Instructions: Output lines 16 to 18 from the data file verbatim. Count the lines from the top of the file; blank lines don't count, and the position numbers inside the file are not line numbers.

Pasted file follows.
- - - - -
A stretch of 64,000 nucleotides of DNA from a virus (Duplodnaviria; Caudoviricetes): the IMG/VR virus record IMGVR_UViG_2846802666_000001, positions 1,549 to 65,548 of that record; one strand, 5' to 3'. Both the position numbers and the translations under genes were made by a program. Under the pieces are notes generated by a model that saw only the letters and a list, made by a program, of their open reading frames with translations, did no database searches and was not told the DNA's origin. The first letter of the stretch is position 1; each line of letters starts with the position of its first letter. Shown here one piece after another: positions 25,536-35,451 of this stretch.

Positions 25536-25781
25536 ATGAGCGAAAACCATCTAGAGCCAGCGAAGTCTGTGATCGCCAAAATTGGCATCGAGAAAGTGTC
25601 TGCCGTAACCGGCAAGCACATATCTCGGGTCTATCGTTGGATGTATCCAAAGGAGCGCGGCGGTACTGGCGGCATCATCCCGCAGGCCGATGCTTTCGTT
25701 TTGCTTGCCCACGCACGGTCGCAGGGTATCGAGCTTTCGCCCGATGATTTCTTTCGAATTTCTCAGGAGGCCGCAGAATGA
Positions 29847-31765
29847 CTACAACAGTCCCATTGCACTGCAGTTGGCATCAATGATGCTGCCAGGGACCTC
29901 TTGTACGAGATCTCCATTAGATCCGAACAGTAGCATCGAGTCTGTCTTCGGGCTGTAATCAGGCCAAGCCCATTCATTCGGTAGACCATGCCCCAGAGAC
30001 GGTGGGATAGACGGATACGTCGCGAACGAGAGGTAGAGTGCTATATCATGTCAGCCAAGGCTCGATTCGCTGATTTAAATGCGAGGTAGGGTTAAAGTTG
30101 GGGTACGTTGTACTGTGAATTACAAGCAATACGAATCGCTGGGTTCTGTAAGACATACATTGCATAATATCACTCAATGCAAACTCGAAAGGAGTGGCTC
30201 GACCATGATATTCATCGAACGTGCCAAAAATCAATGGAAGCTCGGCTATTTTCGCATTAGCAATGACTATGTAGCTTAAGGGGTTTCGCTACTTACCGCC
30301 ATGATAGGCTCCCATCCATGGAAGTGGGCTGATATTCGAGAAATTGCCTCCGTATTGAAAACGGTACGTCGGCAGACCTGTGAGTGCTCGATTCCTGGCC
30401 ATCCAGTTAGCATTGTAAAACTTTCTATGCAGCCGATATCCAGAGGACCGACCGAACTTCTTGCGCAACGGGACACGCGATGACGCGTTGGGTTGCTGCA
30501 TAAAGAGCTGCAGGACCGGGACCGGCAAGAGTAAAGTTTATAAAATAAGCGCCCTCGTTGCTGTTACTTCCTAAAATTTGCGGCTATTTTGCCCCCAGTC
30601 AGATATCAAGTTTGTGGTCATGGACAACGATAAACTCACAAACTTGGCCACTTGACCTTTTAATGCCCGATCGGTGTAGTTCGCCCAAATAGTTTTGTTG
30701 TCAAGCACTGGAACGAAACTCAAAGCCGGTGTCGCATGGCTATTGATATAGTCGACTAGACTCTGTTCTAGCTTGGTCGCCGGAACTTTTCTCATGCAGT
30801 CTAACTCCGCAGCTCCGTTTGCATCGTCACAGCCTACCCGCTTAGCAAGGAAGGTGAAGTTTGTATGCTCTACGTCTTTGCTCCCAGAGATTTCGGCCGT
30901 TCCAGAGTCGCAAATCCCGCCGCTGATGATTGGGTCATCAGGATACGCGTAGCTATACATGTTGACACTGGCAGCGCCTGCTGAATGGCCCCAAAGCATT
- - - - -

30701 TCAAGCACTGGAACGAAACTCAAAGCCGGTGTCGCATGGCTATTGATATAGTCGACTAGACTCTGTTCTAGCTTGGTCGCCGGAACTTTTCTCATGCAGT
30801 CTAACTCCGCAGCTCCGTTTGCATCGTCACAGCCTACCCGCTTAGCAAGGAAGGTGAAGTTTGTATGCTCTACGTCTTTGCTCCCAGAGATTTCGGCCGT
30901 TCCAGAGTCGCAAATCCCGCCGCTGATGATTGGGTCATCAGGATACGCGTAGCTATACATGTTGACACTGGCAGCGCCTGCTGAATGGCCCCAAAGCATT